The ox-bow, except in the immediate area of the neck, has the appearance of stability found in Area A and the unconstructed portions of Area B. However, there is evidence of significant hydrodynamics ongoing at the neck/cut-off area. First of all, if we project the alignments of the two arms of the ox-bow northward, we see (right) that the terminal main river channel at the cut-off is some distance north of the point that these arms would have met, i.e., the river here has continued to migrate away from the original cut-off. But, the fact that the land separating the main channel from the western arm of the meander loop is elevated and pronounced, thus preventing over-bank flood deposits within the west arm of that loop, coupled with the fact that both arms of the loop are heavily filled with silt, suggests that the meander was still receiving a depositional load from the main river channel after the cut-off. We might explain this filling phenomenon merely in terms of backwash from the migration of the main channel northward after the cut-off, starting from a point on the west arm of the loop where it is silted in. But if that were the case, we would not expect to see remnants of the original meander loop channels at both the east and west ends. We would rather have a true ox-bow, cut off and completely isolated by floodplain deposit, as we do elsewhere on the river where this has occurred prehistorically. We can only assume that the loop and the main channel remained connected after the cut-off, just as shown on the British maps, with the slowed waterborne sediments being dropped out as they flowed into the upper ends of the open arms of the loop, but the watered channels of the loop remaining well defined by virtue of their continued connection to the active river. This would have promoted some cutting during peak flow periods, followed by less pronounced filling during the slack water phase.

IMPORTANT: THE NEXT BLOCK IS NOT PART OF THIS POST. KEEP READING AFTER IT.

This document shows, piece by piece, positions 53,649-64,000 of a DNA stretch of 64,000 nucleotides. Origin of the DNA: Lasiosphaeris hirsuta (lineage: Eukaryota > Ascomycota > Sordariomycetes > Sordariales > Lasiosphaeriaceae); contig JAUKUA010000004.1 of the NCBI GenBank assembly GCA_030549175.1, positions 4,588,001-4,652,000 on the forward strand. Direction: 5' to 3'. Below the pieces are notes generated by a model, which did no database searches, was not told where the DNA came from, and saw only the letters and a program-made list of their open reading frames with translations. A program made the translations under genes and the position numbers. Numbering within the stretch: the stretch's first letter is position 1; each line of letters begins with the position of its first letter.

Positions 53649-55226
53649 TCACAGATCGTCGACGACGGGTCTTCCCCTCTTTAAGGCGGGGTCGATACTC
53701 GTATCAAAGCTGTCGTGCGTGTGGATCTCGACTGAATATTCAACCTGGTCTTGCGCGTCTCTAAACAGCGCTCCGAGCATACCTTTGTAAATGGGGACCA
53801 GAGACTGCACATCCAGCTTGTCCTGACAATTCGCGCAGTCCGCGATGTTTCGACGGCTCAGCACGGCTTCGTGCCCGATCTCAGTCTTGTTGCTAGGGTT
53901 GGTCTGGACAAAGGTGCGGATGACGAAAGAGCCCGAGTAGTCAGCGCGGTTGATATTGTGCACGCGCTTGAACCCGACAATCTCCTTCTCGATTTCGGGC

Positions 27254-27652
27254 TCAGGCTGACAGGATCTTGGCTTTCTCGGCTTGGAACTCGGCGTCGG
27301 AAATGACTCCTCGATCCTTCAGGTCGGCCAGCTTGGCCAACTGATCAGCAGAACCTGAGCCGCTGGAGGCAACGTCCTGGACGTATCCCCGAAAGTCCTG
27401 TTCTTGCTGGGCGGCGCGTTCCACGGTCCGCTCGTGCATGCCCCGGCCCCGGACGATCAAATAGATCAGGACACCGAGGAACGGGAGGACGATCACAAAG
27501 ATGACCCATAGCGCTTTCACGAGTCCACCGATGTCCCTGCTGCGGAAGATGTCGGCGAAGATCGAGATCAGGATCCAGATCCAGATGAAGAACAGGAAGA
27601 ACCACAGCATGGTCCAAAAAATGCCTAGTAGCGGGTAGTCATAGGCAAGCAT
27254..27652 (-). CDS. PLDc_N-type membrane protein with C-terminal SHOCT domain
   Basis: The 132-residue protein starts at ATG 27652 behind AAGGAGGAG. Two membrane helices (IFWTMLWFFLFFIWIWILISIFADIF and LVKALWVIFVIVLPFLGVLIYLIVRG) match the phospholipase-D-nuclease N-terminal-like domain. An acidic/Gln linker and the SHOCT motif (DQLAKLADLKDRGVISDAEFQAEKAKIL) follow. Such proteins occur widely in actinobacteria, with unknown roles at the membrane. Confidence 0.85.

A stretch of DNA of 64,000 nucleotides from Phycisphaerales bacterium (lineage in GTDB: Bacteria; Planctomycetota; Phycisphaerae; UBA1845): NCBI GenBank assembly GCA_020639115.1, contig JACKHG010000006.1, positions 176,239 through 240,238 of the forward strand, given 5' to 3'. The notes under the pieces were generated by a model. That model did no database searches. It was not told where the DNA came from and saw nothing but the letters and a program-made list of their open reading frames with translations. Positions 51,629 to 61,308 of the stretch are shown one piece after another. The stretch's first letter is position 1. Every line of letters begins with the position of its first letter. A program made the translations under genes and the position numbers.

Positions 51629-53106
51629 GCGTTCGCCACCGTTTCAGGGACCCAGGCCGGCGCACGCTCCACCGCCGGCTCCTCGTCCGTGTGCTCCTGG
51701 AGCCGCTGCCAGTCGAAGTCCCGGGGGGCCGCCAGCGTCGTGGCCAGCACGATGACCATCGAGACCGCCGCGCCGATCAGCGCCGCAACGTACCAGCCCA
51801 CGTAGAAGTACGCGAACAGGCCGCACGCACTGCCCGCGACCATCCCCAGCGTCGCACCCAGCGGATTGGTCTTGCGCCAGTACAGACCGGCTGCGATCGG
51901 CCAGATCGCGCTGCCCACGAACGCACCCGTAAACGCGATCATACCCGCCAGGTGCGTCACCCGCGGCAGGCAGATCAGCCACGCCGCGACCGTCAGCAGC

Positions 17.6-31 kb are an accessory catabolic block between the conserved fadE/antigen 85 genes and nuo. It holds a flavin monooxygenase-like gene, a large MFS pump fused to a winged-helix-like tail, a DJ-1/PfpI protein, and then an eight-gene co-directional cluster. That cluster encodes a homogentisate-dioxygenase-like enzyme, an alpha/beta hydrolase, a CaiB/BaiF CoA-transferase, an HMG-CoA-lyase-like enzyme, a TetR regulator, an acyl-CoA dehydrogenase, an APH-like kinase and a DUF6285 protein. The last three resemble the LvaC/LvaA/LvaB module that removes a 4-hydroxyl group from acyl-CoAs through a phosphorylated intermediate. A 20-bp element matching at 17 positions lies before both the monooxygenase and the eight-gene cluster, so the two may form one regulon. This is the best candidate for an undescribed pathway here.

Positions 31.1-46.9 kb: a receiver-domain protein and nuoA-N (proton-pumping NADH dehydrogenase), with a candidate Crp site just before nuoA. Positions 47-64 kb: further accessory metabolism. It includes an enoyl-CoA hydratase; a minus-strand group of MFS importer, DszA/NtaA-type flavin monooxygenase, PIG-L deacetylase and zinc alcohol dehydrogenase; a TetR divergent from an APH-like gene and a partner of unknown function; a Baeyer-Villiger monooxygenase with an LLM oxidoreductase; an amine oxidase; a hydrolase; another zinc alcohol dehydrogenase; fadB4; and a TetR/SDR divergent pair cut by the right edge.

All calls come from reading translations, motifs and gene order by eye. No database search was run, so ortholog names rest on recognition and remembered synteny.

Note that of the three meander areas studied, Area C shows the greatest degree of movement, i.e., channel migration. This is particularly observable to the west of the water filled river bed, where a well defined dry channel can be seen, much deeper than the scars of any previous position of the river here to the west. Is it possible that the destabilizing effects of an artificial cut, which had to significantly change the physical dynamics of the river in this location, produced the relatively rapid adjustment of the river just upstream from the cut-off, with the river manufacturing a classic S-curve in the channel to absorb some of this added energy? Certainly none of the other meanders exhibits this degree of movement.
Any straight-line water channel will, over time, begin to meander. In uniform soils, and all things being otherwise equal, the channel will begin (left) to take on an S-shaped course. If the river is also required to absorb a greater force of water than normal, this S-curve develops more rapidly. In essence, the river is trying to lengthen its course in order to absorb a greater volume of water at a uniform velocity. Certainly a cut at the neck at C (above, right), which would have shortened the normal length of the river here by over 500 yards, would have focused that added pressure at the cut-off. The accentuated S-curve at the cut-off, and the deep and dry river channel immediately to the west and apparently rapidly abandoned, may be evidence of this phenomenon.Although small in size, and seemingly a poor cause for so great an excavation effort as a canal, this neck probably fit exactly the characteristics considered prerequisite for such a navigation improvement in the early eighteenth century. This point can perhaps best be proven by reference to the only other"Neck" identified in this navigational system in the eighteenth century, namely "the Neck in the Wood Creek." Home